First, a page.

Background Cereal flours are used in the wood industry to improve the quality of the glues necessary to produce veneer panels.
However, up to now, no cases of sensitization to cereal flour in this kind of industry have been reported.
Cereal alpha-amylase inhibitors have been previously described as important occupational allergens responsible for baker's asthma.
Objective To determine whether cereal allergens were responsible for occupational sensitization in three wood industry workers.
Methods The diagnosis was made by clinical questionnaire, physical examination, skin-prick tests to cereals, CAP and immunoblotting.
Results The three patients had positive skin prick tests and CAP to cereal flours.
An IgE-immunoblotting revealed that only low molecular weight proteins (under 20 kDa) were detected by the three sera.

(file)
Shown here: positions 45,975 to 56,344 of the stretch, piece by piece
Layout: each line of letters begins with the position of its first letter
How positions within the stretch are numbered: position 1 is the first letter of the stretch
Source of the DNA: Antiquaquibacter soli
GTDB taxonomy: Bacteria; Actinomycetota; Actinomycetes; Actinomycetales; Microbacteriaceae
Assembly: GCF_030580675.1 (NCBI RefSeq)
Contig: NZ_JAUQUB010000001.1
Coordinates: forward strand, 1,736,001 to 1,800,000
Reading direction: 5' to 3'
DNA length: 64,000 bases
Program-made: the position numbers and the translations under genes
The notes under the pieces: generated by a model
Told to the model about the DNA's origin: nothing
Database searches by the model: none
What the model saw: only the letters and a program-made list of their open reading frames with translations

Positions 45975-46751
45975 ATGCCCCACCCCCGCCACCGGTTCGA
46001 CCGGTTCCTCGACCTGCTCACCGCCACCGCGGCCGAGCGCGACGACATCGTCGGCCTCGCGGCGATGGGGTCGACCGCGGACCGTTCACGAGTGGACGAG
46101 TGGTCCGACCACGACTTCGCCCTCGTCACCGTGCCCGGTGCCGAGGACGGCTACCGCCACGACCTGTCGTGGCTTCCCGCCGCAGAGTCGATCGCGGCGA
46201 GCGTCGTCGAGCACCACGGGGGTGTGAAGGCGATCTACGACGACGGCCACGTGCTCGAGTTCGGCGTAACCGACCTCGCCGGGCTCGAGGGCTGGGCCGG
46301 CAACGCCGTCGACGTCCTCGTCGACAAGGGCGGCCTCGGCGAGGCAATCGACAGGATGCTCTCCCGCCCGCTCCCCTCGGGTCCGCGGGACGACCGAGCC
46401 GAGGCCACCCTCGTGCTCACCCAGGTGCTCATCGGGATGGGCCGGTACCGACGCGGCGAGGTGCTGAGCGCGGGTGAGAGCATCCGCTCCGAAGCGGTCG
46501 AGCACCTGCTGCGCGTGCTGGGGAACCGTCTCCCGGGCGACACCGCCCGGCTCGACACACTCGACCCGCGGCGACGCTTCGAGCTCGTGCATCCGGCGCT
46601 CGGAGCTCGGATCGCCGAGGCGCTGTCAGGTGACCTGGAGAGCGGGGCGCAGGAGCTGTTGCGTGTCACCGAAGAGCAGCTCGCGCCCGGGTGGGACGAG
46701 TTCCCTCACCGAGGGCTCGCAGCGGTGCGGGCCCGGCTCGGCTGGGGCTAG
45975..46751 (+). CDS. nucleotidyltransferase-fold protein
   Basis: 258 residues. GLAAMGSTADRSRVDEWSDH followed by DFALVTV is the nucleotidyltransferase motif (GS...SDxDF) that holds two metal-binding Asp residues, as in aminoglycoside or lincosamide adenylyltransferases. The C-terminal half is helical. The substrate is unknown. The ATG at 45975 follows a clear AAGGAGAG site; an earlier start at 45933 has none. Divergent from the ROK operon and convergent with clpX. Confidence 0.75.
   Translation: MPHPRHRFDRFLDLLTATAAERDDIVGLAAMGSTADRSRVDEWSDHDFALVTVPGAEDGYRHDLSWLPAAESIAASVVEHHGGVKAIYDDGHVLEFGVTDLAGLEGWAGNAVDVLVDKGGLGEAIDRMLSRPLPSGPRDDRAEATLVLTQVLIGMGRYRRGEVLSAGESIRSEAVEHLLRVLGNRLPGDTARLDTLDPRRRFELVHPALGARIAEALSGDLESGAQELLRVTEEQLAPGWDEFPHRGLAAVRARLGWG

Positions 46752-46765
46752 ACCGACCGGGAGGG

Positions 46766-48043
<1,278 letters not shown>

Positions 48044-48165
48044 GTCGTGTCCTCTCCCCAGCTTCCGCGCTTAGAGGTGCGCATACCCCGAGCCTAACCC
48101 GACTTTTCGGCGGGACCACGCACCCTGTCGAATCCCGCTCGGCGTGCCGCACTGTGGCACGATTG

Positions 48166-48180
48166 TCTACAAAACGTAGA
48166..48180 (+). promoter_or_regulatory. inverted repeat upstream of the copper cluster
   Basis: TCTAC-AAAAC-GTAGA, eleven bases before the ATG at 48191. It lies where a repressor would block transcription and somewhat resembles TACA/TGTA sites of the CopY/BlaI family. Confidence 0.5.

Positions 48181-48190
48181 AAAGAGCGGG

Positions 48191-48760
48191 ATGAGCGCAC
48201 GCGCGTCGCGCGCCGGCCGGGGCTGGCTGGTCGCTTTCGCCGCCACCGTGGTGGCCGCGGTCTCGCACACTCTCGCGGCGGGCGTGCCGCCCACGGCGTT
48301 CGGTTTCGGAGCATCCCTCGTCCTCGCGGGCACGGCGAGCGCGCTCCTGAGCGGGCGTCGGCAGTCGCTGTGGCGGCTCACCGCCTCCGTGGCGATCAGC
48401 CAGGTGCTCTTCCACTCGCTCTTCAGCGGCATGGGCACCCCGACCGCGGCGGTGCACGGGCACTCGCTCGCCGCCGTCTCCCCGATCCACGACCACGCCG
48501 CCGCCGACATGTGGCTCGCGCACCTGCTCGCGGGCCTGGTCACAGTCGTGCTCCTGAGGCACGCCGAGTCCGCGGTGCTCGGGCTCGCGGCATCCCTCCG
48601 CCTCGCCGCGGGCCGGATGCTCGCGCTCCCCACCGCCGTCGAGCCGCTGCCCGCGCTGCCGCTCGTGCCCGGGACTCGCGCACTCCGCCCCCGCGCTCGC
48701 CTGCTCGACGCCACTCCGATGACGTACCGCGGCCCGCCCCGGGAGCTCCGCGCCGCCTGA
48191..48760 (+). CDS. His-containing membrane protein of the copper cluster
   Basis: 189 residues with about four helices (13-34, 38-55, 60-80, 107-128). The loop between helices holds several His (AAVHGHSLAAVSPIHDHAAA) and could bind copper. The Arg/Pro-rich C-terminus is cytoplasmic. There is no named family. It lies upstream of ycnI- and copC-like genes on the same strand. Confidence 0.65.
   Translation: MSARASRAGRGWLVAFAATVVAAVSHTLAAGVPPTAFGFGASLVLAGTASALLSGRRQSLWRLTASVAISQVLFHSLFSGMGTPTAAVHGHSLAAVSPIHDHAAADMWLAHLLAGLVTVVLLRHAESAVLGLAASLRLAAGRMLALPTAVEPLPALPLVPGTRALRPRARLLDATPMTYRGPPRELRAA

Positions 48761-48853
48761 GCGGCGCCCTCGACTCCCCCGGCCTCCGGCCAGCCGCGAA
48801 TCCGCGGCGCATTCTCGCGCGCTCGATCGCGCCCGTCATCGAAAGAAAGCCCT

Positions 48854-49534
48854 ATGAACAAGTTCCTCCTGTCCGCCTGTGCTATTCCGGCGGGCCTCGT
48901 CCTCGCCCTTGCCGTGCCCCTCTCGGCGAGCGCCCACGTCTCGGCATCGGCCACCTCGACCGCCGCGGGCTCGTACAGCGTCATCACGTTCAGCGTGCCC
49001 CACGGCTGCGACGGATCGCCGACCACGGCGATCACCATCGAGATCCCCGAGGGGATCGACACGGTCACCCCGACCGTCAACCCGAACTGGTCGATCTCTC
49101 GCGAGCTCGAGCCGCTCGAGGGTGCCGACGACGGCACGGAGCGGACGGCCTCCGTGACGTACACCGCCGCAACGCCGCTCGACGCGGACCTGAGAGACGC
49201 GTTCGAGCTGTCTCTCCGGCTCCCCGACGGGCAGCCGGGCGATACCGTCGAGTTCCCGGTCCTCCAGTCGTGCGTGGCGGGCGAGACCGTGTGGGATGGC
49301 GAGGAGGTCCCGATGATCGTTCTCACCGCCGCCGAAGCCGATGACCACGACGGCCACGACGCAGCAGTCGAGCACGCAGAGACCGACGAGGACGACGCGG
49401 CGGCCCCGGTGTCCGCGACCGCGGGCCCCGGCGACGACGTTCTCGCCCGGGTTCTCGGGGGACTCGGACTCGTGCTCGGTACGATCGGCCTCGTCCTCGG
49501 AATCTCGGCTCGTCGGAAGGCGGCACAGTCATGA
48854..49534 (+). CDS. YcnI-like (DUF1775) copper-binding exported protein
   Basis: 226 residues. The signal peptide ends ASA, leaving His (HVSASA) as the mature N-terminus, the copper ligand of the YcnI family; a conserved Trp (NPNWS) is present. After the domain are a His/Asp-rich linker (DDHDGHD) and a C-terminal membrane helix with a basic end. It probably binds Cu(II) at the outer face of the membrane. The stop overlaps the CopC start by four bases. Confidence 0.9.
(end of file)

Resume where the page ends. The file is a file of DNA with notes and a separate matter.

These main IgE-binding proteins were members of the alpha-amylase inhibitor family which have been described as one of the group of main allergenic proteins in rye, barley and wheat.
The three patients changed their workplace and remain asymptomatic in spite of the fact that they are still in contact with different woods and exposed to high concentrations of wood dust and other chemicals such as formaldehyde.
Conclusion Proteins from cereal flours are important occupational allergens in some wood industries.
Mots-clés Pascal : Industrie bois, Farine céréale, Bois placage, Adhésif, Exposition professionnelle, alpha-Amylase, O-Glycosidases, Glycosidases, Hydrolases, Enzyme, Allergie, Allergène, Origine végétale, Médecine travail, Homme, Immunopathologie
Mots-clés Pascal anglais : Wood industry, Cereal flour, Veneer, Adhesive, Occupational exposure, alpha-Amylase, O-Glycosidases, Glycosidases, Hydrolases, Enzyme, Allergy, Allergen, Plant origin, Occupational medicine, Human, Immunopathology
Notice produite par :
Inist-CNRS - Institut de l'Information Scientifique et Technique
Cote : 98-0509228
Code Inist : 002B06C02. Création : 23/03/1999.